James Wiseman’s return to the Warriors was once again halted.
The second year center has swelling in his right knee and has been closed indefinitely. He was scheduled to play his fourth game with the G League’s Santa Cruz on Sunday.
“Yesterday and today, our coaching staff put their heads together with the doctors who worked with James,” said Warriors coach Steve Kerr. “The decision was basically to take a break because of the swelling in the knee. I feel terrible for James.”
Kerr said it was unlikely Weizmann would join the team on his next road trip. No decision has been made as to whether the 21-year-old will be closed for the remainder of the season.
It represented another costly setback in Weizmann’s recovery from knee surgery 11 months ago after suffering a meniscus tear that ended his junior season. In mid-December, he underwent a second arthroscopic surgery to relieve swelling in the same knee.
Before the Saturday news broke, Weizmann appeared to be taking steps in the right direction. He was training and traveling with the team. He was intensifying his quarrels, which opened the door to a rehabilitation assignment from League J. And most recently in three games with Santa Cruz, he averaged 17.3 points, 9.7 rebounds and 1.6 blocks in 20.7 minutes a night.
Kerr has called for patience whenever asked about Weizmann’s rehabilitation. But there was a growing sense of urgency on the part of many outside the organization to see the huge youngster fit into the big club as soon as possible.
Golden State’s lack of size – their healthy 6-foot-9 players, Kevon Looney and Nemanja Bellica – and their lack of front-court depth have been a concern all season. Draymond Green’s return certainly helped address some of these issues. But having a healthy 7-foot-1, 240-pound Wiseman in the spin would give the team an extra dimension of height and athletic performance at both ends.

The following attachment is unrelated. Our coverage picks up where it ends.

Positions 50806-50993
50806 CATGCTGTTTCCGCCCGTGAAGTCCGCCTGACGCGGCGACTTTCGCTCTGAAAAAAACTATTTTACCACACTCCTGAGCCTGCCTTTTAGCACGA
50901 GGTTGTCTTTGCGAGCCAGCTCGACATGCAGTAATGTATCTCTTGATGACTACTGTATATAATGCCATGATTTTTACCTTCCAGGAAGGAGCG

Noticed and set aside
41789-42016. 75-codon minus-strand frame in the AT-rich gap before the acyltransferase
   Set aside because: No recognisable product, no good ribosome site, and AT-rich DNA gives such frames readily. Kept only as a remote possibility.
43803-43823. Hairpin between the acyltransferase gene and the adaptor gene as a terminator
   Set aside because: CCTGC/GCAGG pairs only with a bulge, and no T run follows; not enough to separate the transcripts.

Wiseman was not expected to play a major role in the Warriors’ rotation this season. There’s no telling how long he can play in an NBA game, how quickly he absorbs team concepts or how effective he is after losing so much time.
However, Golden State did not need a high level of production from Wiseman immediately after rehab. They just needed someone who could add depth, play big and reduce the front-court load on Looney and Green in stretches. But with this latest setback, it looks like warriors won’t be enjoying this luxury for quite some time.
The No. 2 pick overall faced quite a bit of adversity early in his career, but his teammates are proud of the way he handled him.
“Knowing how much work he did, how much he wanted to play, pulling the game out of him for the second time after it happened in college, working through that and back on his way, it’s great to see him,” said fellow rookie Moses Moody.
C.J. Holmes covers The Warriors in the San Francisco Chronicle. email:
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